Colonialism in Question: Theory, Knowledge, History

Colonialism in Question: Theory, Knowledge, History

Colonialism in Question: Theory, Knowledge, History

Colonialism in Question: Theory, Knowledge, History

Synopsis

In this closely integrated collection of essays on colonialism in world history, Frederick Cooper raises crucial questions about concepts relevant to a wide range of issues in the social sciences and humanities, including identity, globalization, and modernity. Rather than portray the past two centuries as the inevitable movement from empire to nation-state, Cooper places nationalism within a much wider range of imperial and diasporic imaginations, of rulers and ruled alike, well into the twentieth century. He addresses both the insights and the blind spots of colonial studies in an effort to get beyond the tendency in the field to focus on a generic colonialism located sometime between 1492 and the 1960s and somewhere in the "West." Broad-ranging, cogently argued, and with a historical focus that moves from Africa to South Asia to Europe, these essays, most published here for the first time, propose a fuller engagement in the give-and-take of history, not least in the ways in which concepts usually attributed to Western universalism--including citizenship and equality--were defined and reconfigured by political mobilizations in colonial contexts.

Excerpt

The burst of scholarship on colonial studies in the last two decades— crossing the disciplinary boundaries of literature, anthropology, and history—has begun to fill one of the most notable blind spots in the Western world’s examination of its history. Yet there is something strange about the timing: scholarly interest in colonialism arose when colonial empires had already lost their international legitimacy and ceased to be viable forms of political organization. Earlier, when colonialism was an object of mobilization, scholars and intellectuals were most captivated by the drama of liberation movements and the possibilities of “modernization” and “development” for people whom colonialism and racism had excluded from the march of progress.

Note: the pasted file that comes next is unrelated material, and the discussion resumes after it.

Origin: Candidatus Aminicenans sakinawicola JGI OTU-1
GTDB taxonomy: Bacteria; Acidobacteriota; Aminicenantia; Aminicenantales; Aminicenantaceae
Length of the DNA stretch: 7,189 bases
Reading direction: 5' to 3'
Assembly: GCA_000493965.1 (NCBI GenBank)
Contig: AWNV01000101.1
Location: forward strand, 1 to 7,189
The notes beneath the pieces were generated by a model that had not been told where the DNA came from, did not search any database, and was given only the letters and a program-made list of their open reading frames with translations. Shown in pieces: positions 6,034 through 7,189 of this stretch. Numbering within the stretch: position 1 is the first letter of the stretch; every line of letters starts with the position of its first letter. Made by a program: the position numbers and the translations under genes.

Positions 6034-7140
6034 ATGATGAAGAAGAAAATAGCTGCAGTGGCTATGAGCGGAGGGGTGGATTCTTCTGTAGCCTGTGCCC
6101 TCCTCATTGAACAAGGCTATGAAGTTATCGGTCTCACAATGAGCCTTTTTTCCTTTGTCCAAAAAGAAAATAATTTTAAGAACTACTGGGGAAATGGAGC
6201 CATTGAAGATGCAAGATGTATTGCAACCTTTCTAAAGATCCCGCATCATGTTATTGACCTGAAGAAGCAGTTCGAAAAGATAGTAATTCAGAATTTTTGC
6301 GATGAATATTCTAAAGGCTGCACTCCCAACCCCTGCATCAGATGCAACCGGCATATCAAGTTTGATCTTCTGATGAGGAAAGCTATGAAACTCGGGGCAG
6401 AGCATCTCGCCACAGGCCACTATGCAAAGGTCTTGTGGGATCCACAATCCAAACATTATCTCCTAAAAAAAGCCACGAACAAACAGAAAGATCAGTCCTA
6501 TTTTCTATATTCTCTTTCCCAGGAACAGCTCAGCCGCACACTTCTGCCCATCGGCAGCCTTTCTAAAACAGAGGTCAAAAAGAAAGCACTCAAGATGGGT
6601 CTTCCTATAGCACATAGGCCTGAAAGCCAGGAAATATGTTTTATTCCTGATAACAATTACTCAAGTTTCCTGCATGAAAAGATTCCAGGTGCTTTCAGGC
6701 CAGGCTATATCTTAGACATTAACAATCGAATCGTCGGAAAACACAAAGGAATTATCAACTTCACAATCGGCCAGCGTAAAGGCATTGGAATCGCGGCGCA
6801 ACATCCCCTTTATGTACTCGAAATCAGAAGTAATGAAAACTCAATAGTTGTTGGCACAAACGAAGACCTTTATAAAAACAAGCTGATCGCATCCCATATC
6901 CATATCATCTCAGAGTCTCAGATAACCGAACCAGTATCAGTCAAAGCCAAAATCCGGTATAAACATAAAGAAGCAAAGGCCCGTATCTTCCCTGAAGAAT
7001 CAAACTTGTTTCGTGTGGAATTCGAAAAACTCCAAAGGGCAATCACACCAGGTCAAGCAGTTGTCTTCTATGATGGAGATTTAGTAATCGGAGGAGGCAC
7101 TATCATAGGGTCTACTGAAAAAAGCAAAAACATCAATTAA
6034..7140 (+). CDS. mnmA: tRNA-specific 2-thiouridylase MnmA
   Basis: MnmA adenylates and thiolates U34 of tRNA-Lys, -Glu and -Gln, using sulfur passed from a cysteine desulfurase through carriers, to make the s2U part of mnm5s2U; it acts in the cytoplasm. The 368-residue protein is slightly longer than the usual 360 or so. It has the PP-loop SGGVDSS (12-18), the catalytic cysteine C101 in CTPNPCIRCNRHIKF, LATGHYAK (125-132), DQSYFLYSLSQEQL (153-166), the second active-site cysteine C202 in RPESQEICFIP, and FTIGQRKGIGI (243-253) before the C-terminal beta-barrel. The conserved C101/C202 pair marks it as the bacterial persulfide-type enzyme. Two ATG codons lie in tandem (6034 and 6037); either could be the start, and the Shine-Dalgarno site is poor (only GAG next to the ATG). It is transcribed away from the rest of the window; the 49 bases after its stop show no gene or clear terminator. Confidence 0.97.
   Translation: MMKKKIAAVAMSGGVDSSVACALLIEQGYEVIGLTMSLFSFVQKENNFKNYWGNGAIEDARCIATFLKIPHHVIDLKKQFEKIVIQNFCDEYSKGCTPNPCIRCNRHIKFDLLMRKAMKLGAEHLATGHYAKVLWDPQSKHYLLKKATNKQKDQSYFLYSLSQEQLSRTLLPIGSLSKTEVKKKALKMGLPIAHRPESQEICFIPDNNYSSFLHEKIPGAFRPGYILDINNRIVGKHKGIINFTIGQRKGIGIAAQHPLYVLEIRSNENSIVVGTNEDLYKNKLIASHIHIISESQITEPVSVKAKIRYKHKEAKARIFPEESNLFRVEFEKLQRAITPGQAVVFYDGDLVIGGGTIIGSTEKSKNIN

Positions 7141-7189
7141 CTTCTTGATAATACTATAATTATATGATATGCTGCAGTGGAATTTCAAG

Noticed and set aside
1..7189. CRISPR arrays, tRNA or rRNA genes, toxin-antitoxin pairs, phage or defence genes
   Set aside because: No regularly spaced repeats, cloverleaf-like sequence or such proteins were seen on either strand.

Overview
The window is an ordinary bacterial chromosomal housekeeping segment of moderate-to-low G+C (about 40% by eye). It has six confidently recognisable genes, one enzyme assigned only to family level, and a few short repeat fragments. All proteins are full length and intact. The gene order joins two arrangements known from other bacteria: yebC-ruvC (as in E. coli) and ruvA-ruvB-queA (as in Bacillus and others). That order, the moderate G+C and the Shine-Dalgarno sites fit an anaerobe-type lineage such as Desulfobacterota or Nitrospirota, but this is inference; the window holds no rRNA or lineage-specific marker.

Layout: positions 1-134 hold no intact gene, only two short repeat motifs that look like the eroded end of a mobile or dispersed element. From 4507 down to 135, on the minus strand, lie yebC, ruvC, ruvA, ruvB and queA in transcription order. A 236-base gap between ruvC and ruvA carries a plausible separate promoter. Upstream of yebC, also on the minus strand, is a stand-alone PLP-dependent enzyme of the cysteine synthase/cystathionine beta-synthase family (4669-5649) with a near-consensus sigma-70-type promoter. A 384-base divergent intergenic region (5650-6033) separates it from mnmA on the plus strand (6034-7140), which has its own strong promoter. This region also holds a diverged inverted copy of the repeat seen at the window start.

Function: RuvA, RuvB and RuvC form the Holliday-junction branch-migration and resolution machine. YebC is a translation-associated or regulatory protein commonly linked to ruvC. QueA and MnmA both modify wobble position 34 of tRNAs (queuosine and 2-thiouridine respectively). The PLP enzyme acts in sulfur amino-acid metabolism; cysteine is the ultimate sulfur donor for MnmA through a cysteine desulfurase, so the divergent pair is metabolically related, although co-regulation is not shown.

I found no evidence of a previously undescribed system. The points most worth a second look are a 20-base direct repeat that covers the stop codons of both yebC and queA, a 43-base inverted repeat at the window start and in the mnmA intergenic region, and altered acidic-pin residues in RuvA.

Part of the impetus behind the recent research and writing on colonial situations has been to ensure that this past is not forgotten. But the colonial past is also invoked to teach a lesson about the present, serving to reveal the hypocrisy of Europe’s claims to provide models of democratic politics, efficient economic systems, and a rational approach to understanding and changing the world, by connecting these very ideas to the history of imperialism. Such concerns have led some scholars to examine thoughtfully the complex ways in which Europe was made from its colonies and how the very categories by which we understand the colonies’ past and the ex-colonies’ future were shaped by the process of colonization.

Yet a significant part of this body of work has taken colonial studies out of the history whose importance has just been asserted, treating colonialism abstractly, generically, as something to be juxtaposed with an equally flat vision of European “modernity.” This side of the field has focused more on stance—on critical examination of the subject position of the scholar and political advocate—than on process, on how the trajectories of a colo-

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